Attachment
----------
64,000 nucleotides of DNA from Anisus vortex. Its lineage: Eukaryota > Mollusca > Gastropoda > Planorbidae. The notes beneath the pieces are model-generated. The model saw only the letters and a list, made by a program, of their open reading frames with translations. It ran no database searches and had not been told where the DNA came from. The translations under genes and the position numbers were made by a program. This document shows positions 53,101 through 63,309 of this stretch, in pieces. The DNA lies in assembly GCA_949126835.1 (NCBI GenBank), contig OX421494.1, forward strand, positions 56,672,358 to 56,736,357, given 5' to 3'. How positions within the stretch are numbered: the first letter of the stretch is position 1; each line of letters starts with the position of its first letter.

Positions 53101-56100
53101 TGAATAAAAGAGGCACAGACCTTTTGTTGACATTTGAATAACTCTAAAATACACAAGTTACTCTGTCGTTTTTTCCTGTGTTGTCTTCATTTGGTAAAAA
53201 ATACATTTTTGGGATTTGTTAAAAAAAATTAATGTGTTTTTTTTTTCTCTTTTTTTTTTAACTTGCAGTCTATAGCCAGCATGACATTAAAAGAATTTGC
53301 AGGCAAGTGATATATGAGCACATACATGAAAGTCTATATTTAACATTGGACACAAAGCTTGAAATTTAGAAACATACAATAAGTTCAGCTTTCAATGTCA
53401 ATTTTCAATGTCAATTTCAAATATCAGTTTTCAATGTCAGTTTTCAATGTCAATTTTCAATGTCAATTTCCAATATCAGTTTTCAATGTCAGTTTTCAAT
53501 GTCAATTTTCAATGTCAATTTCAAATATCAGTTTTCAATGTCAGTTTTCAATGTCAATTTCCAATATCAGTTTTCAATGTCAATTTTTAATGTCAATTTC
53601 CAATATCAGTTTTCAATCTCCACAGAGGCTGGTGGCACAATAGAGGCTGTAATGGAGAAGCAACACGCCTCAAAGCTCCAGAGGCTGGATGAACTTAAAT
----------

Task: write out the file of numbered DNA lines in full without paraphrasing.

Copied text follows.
64,000 nucleotides of DNA from Anisus vortex. Its lineage: Eukaryota > Mollusca > Gastropoda > Planorbidae. The notes beneath the pieces are model-generated. The model saw only the letters and a list, made by a program, of their open reading frames with translations. It ran no database searches and had not been told where the DNA came from. The translations under genes and the position numbers were made by a program. This document shows positions 53,101 through 63,309 of this stretch, in pieces. The DNA lies in assembly GCA_949126835.1 (NCBI GenBank), contig OX421494.1, forward strand, positions 56,672,358 to 56,736,357, given 5' to 3'. How positions within the stretch are numbered: the first letter of the stretch is position 1; each line of letters starts with the position of its first letter.

Positions 53101-56100
53101 TGAATAAAAGAGGCACAGACCTTTTGTTGACATTTGAATAACTCTAAAATACACAAGTTACTCTGTCGTTTTTTCCTGTGTTGTCTTCATTTGGTAAAAA
53201 ATACATTTTTGGGATTTGTTAAAAAAAATTAATGTGTTTTTTTTTTCTCTTTTTTTTTTAACTTGCAGTCTATAGCCAGCATGACATTAAAAGAATTTGC
53301 AGGCAAGTGATATATGAGCACATACATGAAAGTCTATATTTAACATTGGACACAAAGCTTGAAATTTAGAAACATACAATAAGTTCAGCTTTCAATGTCA
53401 ATTTTCAATGTCAATTTCAAATATCAGTTTTCAATGTCAGTTTTCAATGTCAATTTTCAATGTCAATTTCCAATATCAGTTTTCAATGTCAGTTTTCAAT
53501 GTCAATTTTCAATGTCAATTTCAAATATCAGTTTTCAATGTCAGTTTTCAATGTCAATTTCCAATATCAGTTTTCAATGTCAATTTTTAATGTCAATTTC
53601 CAATATCAGTTTTCAATCTCCACAGAGGCTGGTGGCACAATAGAGGCTGTAATGGAGAAGCAACACGCCTCAAAGCTCCAGAGGCTGGATGAACTTAAAT